Contrary to most other speakers, Mark was not interested in networks of people but in networks of beliefs: how are political beliefs connected with each other? And how can this explain political polarization? And indeed, sub-components of political beliefs were much more connected to each other among members with extreme beliefs. The next talk by Lydia Repke from the Leibniz Institute (Germany), and co-authored by Veronica Benet-Martinez from Pompeu Fabra University, Spain (also present at the meeting) bore on the social networks of immigrants in Spain. Using ego-network methods, she showed that connectedness between the local ingroup and outgroup predicted sociocultural adjustment - highlighting the importance of bicultural identity.
The lunch break offered an opportunity to make a group shot and to lounge in deep armchairs. Afterwards, a second session of work in progress was scheduled. Felicity M. Turner-Zwinkel (Tilburg University) approached the structure of moral belief networks as a function of education. Martin Delhove (Innsbrück University, Austria) examined social networks of video game users longitudinally and whether video-game related aggression could spread to friends of the gamers. Lea Baumann (Leibniz Institut für Wissensmedien, Tübingen) examined people’s categorizations of their personal business networks when they use professional networking sites.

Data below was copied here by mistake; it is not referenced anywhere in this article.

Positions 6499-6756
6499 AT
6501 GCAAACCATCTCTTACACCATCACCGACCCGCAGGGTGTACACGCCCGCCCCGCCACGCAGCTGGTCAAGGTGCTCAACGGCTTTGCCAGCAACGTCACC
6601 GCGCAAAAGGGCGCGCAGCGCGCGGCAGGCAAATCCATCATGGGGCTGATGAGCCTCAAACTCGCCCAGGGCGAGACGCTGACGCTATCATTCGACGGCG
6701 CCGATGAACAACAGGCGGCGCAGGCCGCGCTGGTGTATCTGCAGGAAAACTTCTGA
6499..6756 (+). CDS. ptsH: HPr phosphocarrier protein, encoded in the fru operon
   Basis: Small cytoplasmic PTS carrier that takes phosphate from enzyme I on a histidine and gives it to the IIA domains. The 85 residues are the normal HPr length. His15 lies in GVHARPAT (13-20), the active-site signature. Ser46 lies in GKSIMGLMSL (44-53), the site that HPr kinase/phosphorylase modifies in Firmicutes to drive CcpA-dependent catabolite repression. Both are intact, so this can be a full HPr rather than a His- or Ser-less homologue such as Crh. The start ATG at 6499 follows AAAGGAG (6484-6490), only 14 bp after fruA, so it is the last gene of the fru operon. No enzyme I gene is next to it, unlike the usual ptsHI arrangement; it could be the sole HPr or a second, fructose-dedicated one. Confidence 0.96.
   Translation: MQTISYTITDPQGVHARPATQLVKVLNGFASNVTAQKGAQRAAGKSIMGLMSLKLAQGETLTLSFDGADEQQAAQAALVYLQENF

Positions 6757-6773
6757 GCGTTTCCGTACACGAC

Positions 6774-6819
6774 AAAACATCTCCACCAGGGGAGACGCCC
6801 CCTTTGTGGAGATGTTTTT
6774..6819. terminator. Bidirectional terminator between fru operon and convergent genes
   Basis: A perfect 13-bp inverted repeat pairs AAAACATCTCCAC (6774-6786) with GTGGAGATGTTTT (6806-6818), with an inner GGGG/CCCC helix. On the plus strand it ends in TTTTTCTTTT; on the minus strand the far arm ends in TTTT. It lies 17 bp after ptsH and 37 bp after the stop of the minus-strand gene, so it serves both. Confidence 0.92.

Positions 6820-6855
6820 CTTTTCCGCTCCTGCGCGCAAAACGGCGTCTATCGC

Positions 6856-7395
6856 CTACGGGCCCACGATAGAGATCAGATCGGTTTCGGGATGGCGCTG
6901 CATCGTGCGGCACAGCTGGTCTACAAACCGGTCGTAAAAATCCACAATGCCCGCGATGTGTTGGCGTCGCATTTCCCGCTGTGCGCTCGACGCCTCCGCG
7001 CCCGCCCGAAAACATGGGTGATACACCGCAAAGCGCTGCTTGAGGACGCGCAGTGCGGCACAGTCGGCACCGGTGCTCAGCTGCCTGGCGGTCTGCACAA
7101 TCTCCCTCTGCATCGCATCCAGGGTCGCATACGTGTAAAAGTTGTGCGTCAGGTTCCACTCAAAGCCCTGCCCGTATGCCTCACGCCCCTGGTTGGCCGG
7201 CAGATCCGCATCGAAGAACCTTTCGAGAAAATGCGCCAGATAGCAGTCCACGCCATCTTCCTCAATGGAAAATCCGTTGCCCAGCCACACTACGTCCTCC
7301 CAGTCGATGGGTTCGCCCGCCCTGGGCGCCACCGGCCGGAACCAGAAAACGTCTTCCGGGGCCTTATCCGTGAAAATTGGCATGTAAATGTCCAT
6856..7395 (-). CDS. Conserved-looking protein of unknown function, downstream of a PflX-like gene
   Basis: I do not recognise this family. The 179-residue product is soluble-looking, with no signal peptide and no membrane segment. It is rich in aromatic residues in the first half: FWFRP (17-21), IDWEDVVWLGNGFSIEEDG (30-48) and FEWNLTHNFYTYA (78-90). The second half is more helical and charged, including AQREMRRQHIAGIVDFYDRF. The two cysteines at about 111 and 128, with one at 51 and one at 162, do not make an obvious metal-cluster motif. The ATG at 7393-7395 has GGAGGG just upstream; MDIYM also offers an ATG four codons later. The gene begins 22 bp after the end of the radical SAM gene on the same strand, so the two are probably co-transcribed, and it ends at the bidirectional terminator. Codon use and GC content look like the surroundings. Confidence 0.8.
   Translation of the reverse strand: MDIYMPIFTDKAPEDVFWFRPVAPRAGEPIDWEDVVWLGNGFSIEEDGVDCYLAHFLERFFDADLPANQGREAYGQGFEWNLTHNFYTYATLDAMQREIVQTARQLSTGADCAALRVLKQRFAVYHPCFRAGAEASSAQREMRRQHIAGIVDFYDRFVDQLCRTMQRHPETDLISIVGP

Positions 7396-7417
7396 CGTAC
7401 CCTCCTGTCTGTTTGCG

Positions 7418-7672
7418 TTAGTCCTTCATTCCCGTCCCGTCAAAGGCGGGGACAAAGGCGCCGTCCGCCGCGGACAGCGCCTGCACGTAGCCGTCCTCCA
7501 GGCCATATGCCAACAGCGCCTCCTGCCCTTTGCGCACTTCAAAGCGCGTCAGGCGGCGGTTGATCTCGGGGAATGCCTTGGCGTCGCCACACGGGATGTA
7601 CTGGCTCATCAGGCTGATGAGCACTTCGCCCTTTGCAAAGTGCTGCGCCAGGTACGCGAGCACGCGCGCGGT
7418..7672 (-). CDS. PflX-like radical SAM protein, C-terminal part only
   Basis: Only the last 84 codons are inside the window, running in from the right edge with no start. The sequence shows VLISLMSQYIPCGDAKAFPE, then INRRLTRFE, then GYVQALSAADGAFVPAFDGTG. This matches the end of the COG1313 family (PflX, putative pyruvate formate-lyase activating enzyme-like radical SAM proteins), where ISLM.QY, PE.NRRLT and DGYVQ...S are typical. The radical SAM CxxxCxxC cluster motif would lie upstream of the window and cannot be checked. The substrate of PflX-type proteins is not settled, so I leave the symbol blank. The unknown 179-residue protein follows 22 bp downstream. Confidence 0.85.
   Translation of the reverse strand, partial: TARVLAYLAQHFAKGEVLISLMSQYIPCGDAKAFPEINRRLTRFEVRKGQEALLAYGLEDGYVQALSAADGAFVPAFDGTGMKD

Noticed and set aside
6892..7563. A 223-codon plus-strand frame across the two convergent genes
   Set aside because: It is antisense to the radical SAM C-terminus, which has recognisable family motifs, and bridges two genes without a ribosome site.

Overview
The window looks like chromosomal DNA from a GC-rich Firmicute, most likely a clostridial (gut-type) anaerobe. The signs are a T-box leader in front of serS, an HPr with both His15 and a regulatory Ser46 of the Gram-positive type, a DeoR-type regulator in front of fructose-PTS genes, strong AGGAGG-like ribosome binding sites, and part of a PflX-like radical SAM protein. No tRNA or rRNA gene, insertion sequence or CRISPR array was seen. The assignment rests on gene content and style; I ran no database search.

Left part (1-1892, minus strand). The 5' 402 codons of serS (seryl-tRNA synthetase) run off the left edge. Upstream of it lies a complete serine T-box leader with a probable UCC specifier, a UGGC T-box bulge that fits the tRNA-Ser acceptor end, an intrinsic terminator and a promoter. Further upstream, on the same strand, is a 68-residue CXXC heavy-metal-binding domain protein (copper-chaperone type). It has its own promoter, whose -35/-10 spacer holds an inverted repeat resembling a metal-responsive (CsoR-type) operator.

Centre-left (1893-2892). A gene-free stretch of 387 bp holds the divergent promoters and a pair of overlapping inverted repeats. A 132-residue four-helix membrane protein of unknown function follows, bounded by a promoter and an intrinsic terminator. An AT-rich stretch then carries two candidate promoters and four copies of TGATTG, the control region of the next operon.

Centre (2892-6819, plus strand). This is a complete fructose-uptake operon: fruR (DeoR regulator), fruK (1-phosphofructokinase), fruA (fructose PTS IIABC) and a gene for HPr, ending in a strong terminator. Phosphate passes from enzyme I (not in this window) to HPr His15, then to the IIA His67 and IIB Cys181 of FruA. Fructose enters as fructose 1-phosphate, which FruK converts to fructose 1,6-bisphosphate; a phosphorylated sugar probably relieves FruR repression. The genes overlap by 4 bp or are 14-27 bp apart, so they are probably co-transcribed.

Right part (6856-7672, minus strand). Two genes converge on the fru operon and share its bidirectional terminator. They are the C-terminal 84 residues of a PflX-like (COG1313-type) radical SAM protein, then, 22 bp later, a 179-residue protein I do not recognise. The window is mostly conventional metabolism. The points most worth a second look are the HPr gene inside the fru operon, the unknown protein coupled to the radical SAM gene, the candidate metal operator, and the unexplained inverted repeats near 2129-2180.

Another coffee break (we really had a lot of coffee!) was followed by the two last talks of the day. The first one by Christian Luhmann sought to distinguish mechanisms of behavioral contagion using a Bayesian approach. Christian showed that it was possible to identify which influence mechanisms that had produced a specific pattern of activation in a network.
Finally, Alin Coman (Princeton University) examined the formation of collective in networks of beliefs. He explored how the phenomenon of “socially-shared retrieval induced forgetting” could be implemented at the level of a whole network, and how the network metrics can influence the spread and formation of collective beliefs. The audience was rightfully deemed the “most amazing” when no question were asked after he explained the (somewhat) arcane paradigm used to demonstrate this impressive effect.
After this long day, many of us walked to a small square behind the “Place De Brouckère” (sung by the famous Belgian singer Jacques Brel): Place du samedi. There, at the upper level of the Cafe Béguin, a long table awaited nearly 40 of us. We would be served a splendid Ethiopian meal. Large round plates were covered with a variety of deliciously flavoured foods. The food was eaten with “injera” - the Ethiopian pancake-like bread filled manually with one’s preferred ingredient (which demands some dexterity in pinching food while holding it). This was a long night for many of the guests!